Op-Amp Noise Calculation and Measurement. Art Kay Senior Applications Engineer Texas Instruments Inc – Tucson kay_art@ti.com. Art Kay, PA-Linear Applications Manager Mixed Signal “System-on-a-Chip” Bridge Sensor Signal Conditioning Evaluation Modules (hardware / software) Noise

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Op-Amp Noise Calculation and Measurement

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Art Kay, PA-Linear Applications Manager Mixed Signal “System-on-a-Chip” Bridge Sensor Signal Conditioning Evaluation Modules (hardware / software) Noise Northrop Grumman, Burr-Brown (Test Engineering) Cleveland State, Georgia Tech Grad. Introductions

Review of white noise and 1/f noise Noise Hand Calculations Tina Spice Noise Analysis Noise Measurement Appendix 1 – Measurement Example Appendix 2 – Analysis Details Noise Presentation Contents

What is Intrinsic Noise Why do I Care? Ideal Real • The op-amp itself generates noise • Noise acts as an error—it corrupts the signal • Calculate, simulate, and measure this noise

Broadband Noise – White Noise, Johnson Noise, Thermal Noise 1/f Noise – Pink Noise, Flicker Noise, Low Frequency Noise, Excess Noise Burst Noise – Popcorn Noise, Red Noise random telegraph signals (RTS). Synonyms Strictly speaking, these terms are not 100% synonymous. For example, broadband noise on an op-amp may be a combination of thermal noise and shot noise.

Statistics Review – PDF Outline of Gaussian Curve Probability an event will occur within interval For example, if P(-1<x<+1) = 0.3 then there is a 30% chance that x is between -1 and 1.

Gaussian PDF STDEV Relationship to Peak-to-Peak for a Gaussian PDF +/-3 STD Deviations = 6 sigma 99.7%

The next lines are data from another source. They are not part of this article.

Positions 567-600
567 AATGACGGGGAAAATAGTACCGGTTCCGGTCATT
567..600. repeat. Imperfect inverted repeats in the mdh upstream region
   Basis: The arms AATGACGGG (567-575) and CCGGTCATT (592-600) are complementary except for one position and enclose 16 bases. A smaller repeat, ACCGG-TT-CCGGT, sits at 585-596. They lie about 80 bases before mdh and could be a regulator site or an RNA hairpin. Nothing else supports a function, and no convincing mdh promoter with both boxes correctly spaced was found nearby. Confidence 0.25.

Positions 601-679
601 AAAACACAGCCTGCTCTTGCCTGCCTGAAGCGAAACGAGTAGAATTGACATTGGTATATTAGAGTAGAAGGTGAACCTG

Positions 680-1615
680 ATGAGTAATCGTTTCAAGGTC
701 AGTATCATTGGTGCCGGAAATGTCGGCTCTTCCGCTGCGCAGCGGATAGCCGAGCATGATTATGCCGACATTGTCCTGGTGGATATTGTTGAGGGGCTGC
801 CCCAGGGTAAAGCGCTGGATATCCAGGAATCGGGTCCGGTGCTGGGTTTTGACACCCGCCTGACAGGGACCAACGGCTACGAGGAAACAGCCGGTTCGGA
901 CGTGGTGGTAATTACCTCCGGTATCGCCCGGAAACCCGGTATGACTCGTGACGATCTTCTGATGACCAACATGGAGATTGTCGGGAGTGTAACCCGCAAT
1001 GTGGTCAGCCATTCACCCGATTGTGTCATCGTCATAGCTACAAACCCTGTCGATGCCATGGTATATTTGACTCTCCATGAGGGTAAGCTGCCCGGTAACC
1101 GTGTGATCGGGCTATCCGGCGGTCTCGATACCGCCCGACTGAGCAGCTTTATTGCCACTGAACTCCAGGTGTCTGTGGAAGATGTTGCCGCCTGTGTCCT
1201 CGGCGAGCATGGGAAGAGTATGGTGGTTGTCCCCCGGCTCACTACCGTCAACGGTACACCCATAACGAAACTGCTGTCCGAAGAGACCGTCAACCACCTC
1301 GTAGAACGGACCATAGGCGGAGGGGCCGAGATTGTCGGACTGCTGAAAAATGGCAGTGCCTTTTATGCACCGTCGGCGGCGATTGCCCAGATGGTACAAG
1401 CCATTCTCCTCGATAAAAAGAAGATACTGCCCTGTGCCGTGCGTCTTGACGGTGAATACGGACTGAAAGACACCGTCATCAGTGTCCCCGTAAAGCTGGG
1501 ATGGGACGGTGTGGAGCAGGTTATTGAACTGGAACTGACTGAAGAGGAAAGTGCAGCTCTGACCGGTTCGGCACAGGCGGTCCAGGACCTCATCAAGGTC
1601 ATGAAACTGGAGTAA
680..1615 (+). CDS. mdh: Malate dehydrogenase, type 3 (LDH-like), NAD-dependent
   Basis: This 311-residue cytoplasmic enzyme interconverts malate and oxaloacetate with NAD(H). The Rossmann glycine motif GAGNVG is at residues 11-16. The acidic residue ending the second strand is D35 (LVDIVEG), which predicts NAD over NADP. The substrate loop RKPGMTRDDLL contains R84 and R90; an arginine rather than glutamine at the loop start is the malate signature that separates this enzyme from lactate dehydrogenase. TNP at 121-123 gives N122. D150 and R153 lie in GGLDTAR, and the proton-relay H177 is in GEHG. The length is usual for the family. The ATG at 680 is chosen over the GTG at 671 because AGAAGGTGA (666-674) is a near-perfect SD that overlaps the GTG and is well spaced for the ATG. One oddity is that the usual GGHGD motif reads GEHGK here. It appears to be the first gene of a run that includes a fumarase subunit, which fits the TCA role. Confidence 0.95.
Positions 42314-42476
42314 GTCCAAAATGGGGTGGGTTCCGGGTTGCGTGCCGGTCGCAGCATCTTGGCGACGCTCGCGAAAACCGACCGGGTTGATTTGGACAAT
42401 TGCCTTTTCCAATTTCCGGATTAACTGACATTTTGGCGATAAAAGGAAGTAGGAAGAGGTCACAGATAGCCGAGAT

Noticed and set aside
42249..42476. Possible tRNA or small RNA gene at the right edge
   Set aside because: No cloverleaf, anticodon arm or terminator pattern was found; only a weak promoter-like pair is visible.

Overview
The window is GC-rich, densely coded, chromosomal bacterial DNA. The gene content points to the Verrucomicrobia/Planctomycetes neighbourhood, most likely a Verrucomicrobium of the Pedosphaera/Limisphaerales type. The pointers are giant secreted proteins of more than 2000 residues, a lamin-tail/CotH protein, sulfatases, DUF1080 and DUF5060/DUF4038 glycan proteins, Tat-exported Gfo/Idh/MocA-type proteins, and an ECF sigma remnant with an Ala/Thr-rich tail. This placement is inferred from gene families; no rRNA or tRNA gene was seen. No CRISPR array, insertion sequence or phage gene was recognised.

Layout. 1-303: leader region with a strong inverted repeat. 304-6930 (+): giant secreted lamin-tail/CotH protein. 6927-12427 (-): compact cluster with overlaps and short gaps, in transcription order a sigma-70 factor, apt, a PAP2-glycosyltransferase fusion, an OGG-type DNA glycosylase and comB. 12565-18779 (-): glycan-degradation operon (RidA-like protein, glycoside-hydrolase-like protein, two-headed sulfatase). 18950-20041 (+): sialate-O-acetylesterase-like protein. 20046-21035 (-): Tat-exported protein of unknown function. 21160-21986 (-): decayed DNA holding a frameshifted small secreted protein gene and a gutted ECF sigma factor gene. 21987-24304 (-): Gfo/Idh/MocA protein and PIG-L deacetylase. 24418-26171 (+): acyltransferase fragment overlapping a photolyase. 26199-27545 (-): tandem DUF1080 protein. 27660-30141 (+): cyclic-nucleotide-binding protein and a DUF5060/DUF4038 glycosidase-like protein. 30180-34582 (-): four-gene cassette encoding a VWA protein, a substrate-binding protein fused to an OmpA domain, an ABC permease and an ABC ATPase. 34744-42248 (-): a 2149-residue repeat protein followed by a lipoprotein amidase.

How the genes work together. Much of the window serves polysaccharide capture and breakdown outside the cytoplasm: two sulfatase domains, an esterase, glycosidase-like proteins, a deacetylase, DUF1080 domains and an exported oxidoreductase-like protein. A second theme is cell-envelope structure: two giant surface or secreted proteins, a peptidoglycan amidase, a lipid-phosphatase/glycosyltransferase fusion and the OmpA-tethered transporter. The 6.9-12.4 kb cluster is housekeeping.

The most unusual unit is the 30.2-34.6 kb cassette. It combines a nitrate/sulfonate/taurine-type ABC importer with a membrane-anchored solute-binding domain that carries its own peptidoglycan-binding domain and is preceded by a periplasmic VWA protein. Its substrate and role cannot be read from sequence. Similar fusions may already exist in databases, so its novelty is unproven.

RMS vs STDEV Stdev = RMS when the Mean is zero (No DC component). For all the noise analysis we do this will be the case. The noise signals we consider are Gaussian signals with zero mean. Note that the two formulas are equal to each other if you set μ = 0 (zero average). See further information in appendix. Standard deviation RMS Where xi – data samples μ – average of all samples n – number of samples Where xi – data samples n – number of samples DC component will create s reading error q = RMS

Vn1 Σ Vn2 VnT Vn1 Vn2 Add Noise As Vectors (RMS Sum) Sum of two Random Uncorrelated Noise Sources

Thermal Noise The mean- square open- circuit voltage (e) across a resistor (R) is: en = √ (4kTKRΔf) where: TK is Temperature (ºK) R is Resistance (Ω) f is frequency (Hz) k is Boltzmann’s constant (1.381E-23 joule/ºK) en is volts (VRMS) To convert Temperature Kelvin to TK = 273.15oC + TC Random motion of charges generate noise

Thermal Noise Noise Spectral Density vs. Resistance en density = √ (4kTKR) Noise Spectral Density vs. Resistance nV/rt-Hz Resistance (Ohms) Resistance versus Spectral Density

VN IN+ IN- Op-Amp Noise Model Noise Model (IN+ and IN- are not correlated) OPA277 Data Tina Simplified Model VN IN

Noise Analysis for Simple Op-Amp Circuit Noise Sources Op-Amp Voltage Noise Source Op-Amp Current Noise Sources Resistor Noise Sources Calculation Considerations Convert Noise Spectrum to Noise Voltage - External Filter Bandwidth Limit - Op-Amp Closed Loop Bandwidth Noise Gain

4 Height 9 Width Calculus Reminder Area Integral = Area under the curve

Convert Noise Spectrum to Noise Voltage (Broadband Only – Simple Case) 5V/ rtHz You can’t integrate the Voltage spectral density curve to get noise Voltage Spectral Density (V/rt-Hz) Wrong 0 Freq (Hz) 10 You integrate the Power spectral density curve to get noise Power Spectral Density (V2/Hz) 25V2 / Hz 0 10 Freq (Hz) Correct